Pre-Diana Riggs, the actress opposite of Patrick McNee (Steed) was Honor Blackman. This was very rough TV, but it has its charms. I am working my way through the 1963 season, and making a kick ass green chili.
Perhaps I will break out the DVD’s with Emma Peel who made black leather unbelievably sexy in the 1960′ next.
I have a lot of work to do, and I am dutifully avoiding it.
There are many valid reasons to hate GoDaddy web hosting, from their soft-porn advertisements, to their owner’s proclivity to go big game hunting in Africa, to the barrage of pushy marketing of their goods and services (no, I don’t want to add domains today). Today though, I will be complaining about their support and their absolutely shitty hosting platform.
Until Friday, March 22, 2013, the few times I needed support, I received quick, accurate, and insightful help. Leading up to the Friday a website that I run for a local non-profit, Southern Arizona Greyhound Adoption, had been sluggish in loading for a week or so. I noticed it taking a minute to respond to the original URL request. and similarly on the back end (we had a fundraising event on Wednesday, so I was doing daily tweaks to keep the excitement up) it was a pig, taking minutes to load.
But starting Friday morning, it was pretty much unreachable. It would time out, or present the default Apache 500 series error. I could ping the server, I could FTP to it, I could SSH to it, but the Apache/MySql system seemed completely broken. I head on over to the support area, and log a ticket. They estimated that it would take 11 hours to get a response (in the past it had always been less than 2 hours), and the status noted that Friday Evening they would be doing maintenance on their 4GH platform (where my linux hosting is) to fix some resource allocation issues. But no real details.
I also went to their customer forums, and noted that there was a long stream of other people with similar comments/complaints. I posted there as well, and got a prompt response from one of their support droids, telling me that the upgrade/maintenance to the 4GH platform will resolve the issue. But also 4 other people commented on my post that they were experiencing the exact same thing.
Saturday morning, and things are back up, but still sluggish. Feels like there is some delays in their system. 20 hours after opening the ticket, I get an email response. Instead of mentioning anything at all about their problems, I get a list of unhelpful suggestions:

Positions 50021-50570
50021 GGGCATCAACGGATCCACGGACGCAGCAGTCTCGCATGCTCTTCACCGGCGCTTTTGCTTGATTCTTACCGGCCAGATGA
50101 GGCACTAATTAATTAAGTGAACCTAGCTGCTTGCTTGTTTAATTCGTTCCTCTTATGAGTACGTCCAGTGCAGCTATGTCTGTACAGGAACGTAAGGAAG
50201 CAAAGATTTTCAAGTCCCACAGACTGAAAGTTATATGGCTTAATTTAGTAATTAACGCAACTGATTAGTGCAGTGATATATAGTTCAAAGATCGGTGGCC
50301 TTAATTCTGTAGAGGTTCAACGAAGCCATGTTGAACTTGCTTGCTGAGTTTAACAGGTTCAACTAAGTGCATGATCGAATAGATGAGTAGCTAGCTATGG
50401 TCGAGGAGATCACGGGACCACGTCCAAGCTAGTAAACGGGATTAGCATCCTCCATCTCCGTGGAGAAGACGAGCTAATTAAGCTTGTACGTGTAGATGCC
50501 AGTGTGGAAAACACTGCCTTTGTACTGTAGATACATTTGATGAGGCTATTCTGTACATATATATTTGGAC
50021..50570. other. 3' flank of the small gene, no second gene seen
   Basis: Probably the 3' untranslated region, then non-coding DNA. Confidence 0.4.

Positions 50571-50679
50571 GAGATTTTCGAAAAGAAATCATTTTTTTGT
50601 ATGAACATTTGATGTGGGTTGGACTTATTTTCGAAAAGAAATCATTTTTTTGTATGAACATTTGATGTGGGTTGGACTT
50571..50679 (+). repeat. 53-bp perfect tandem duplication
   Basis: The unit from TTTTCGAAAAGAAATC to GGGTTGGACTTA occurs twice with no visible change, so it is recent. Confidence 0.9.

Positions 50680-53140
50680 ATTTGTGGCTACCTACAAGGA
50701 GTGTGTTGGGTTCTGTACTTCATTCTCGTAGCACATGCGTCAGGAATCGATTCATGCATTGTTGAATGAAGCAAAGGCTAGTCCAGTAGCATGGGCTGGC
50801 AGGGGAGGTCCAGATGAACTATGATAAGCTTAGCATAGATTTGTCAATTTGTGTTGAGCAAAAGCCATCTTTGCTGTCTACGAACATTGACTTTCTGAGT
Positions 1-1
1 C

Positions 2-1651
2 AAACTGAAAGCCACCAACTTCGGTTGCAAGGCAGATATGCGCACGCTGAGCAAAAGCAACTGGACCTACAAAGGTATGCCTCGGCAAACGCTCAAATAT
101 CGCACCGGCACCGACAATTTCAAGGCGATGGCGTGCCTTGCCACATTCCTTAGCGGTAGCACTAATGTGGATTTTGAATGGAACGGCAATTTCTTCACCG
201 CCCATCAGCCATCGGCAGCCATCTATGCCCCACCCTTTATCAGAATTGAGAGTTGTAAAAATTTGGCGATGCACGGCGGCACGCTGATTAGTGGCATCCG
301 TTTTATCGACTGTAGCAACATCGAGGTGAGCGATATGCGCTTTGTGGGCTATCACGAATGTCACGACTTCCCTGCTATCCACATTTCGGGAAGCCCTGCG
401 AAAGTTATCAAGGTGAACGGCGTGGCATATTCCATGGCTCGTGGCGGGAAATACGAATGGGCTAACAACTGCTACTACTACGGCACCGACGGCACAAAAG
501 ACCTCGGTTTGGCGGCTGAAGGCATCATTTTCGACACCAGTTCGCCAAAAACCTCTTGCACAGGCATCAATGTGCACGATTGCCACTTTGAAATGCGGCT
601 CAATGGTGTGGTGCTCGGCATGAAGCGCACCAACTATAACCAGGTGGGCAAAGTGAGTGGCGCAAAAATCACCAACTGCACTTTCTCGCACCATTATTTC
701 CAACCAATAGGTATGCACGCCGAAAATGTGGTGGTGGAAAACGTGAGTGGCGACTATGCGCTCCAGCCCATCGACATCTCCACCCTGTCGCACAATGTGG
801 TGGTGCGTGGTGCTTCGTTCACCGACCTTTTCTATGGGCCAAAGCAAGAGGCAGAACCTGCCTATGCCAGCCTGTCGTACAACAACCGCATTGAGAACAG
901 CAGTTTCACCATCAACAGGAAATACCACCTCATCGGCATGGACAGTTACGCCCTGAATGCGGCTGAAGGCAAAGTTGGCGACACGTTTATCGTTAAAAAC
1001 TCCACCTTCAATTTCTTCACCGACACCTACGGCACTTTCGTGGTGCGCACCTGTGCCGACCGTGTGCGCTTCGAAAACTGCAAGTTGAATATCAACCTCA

Support Staff Response
Dear Geoffrey,Thank you for contacting Online Support. You can make modifications to your site that improve performance. Some of these changes are easy to manage while others might take some time to figure out.
Here are four things you can do to speed up your site:
Smaller pages load faster, regardless of your Internet connection speed. You can make your pages smaller by compressing them with GZIP. (GZIP is only available on our Linux Hosting plans.) For more information about GZIP and our hosting, see Compressing Web Pages for Faster Load Times.
If you use HTML to make large images small, a site visitor still needs to download the larger version. If you need a small image, don’t use HTML to do it—shrink it in an image-editing program instead.
You can edit to say more with less. A good programmer does the same thing with code. If the code on your site is inefficient, it impacts your site’s performance. There isn’t a quick fix for bloated code, but if you’re using GZIP and you’ve reduced your image sizes, analyze your code to make your site even faster. One way to make a database-driven site faster is to use a database index to improve the speed of data retrieval.
Cascading style sheets are great for formatting the look and feel of your website. If your style sheet contains a lot of styles that aren’t being used, you are forcing browsers to download things they don’t need. If you’re trying to maximize performance, trim your CSS files and remove anything that’s unnecessary.
Please let us know if we can assist you in any other way.
For the record, GZIP compression was enabled, I run the site on Joomla, I make sure that all the images are 640 pixels wide or less (and set thumbnails to 200×200 pixel png’s for speed), and really? want me to rewrite the Joomla core to use less PHP scripting? I already have a pretty clean CSS.
So basically, they flipped me the bird, told me that the problem was mine, not theirs, and closed the case. Oh, and in the header of the email they were trying to sell me more domains.
Fucktards. I am now preparing to move the site and domains to my personal hosting provider, the awesome folks over at Media Temple. I will abandon a year of prepaid Go Daddy hosting to get away from those scumbags.